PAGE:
Tip 4: Conduct a culture-focused interview
The interview process is a great time to assess a candidate’s cultural fit. Once you have identified that an individual’s skill set and experience are on par with your requirements, don’t hesitate to ask questions that will help to determine their cultural fit. Again, ensure that you have a good understanding of your existing culture, and tailor your questions accordingly. Some examples of questions to ask when assessing culture fit include:
- Which of our company’s core values do you most/least identify with?
- Who inspires you and why?
- What gets you excited about coming to work?
- What superpower will you bring to our company?
- Would you rather work alone or with a team?
Answers to culture-fit questions can give the interviewer insight into how the candidate will fit in with the organizational culture. For example, someone who specifies that they prefer to work independently may not be suitable for an organization that identifies collaboration as a key element of their culture. Someone who is inspired by money may not fit in with an organization that is more mission-driven.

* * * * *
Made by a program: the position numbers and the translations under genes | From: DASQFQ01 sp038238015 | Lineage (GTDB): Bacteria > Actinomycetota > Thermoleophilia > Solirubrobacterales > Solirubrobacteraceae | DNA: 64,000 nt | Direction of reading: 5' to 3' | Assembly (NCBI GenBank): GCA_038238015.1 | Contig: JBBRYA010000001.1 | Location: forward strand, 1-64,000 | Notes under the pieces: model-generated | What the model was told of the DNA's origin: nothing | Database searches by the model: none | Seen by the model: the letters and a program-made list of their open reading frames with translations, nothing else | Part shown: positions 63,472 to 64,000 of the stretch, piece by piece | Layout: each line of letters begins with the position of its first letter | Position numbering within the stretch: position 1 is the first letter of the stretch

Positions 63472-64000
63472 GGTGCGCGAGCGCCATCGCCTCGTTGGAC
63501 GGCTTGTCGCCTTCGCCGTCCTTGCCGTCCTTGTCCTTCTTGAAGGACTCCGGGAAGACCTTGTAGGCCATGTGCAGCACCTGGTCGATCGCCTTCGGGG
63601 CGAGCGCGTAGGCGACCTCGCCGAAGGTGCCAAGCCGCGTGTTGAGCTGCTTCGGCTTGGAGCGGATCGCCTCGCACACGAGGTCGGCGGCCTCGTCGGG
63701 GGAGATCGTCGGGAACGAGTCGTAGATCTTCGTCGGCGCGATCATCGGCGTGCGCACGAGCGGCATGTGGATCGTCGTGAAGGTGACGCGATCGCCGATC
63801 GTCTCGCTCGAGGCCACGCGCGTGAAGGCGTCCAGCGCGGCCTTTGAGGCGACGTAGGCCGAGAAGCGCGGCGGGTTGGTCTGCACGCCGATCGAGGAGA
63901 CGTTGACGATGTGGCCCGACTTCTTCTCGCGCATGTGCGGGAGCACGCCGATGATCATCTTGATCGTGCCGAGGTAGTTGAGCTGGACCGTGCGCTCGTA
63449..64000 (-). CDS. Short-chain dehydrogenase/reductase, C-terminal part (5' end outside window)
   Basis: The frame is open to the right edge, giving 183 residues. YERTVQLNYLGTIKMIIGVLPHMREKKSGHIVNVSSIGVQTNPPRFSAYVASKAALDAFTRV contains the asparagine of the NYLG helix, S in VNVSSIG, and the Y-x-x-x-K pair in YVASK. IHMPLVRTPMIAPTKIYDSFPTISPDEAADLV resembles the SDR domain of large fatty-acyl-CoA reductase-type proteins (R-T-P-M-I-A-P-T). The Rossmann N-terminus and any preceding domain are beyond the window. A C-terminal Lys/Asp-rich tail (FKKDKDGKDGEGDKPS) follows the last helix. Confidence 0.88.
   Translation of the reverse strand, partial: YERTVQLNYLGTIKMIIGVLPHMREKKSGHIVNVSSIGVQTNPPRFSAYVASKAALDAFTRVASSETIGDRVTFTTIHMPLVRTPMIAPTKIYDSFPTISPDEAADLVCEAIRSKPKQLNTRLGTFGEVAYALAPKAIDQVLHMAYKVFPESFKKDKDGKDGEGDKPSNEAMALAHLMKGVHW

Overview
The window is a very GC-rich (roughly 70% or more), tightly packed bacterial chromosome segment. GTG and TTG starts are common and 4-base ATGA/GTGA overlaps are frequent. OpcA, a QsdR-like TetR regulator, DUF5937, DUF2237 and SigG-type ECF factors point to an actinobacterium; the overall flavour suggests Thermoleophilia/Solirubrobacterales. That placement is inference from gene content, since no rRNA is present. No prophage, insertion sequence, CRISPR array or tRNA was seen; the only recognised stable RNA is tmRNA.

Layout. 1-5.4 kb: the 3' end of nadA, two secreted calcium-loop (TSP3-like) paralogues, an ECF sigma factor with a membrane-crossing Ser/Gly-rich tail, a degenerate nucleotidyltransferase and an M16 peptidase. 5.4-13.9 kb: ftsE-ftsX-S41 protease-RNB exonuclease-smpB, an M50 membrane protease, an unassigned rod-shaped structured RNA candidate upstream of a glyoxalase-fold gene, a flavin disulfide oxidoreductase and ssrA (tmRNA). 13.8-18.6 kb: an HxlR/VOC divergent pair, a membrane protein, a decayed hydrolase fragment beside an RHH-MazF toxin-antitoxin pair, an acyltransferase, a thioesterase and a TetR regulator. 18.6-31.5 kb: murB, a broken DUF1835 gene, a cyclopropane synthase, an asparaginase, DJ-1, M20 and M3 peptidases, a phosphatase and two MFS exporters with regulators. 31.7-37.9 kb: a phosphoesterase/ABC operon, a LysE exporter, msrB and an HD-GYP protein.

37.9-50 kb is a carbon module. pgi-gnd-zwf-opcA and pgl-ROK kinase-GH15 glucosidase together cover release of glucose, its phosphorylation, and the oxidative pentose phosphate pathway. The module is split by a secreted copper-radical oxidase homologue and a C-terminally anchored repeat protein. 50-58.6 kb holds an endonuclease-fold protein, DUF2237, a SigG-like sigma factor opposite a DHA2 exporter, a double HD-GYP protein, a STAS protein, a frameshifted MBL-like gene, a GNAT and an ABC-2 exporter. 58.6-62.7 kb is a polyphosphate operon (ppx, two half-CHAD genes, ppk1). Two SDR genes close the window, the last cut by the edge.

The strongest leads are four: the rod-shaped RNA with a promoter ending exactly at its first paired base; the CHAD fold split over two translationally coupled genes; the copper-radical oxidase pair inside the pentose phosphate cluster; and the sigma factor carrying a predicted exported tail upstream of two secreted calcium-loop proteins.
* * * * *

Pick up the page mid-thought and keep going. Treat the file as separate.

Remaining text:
Another great way to assess cultural fit during the interview process is to get the whole team involved. Getting the rest of the team to meet a potential new hire can be a great opportunity to identify any red flags or interpersonal issues that might arise in the future. This strategy is best to leave until the later stages of the interview process when management is satisfied that a candidate has the skills and experience to take on the role.
Tip 5: Incorporate cultural training during onboarding
A BambooHR study found that 91 percent of employees who went through an effective onboarding process feel connected at work, compared to 29 per cent who had ineffective processes. This feeling of connection is key when it comes to building a desirable corporate culture.
An onboarding experience sets the tone for an employee’s tenure at your organization. Take the onboarding process as an opportunity to clearly outline your organization’s values and mission, and to communicate clearly the behavioral expectations of your new hire.
Start off on the right foot by making the employee feel valued and part of the team. Consider providing them with a new starter gift pack, or organizing a team lunch on their first day. Making them feel part of the team will make it more likely that they buy into the workplace culture if they haven’t done so already.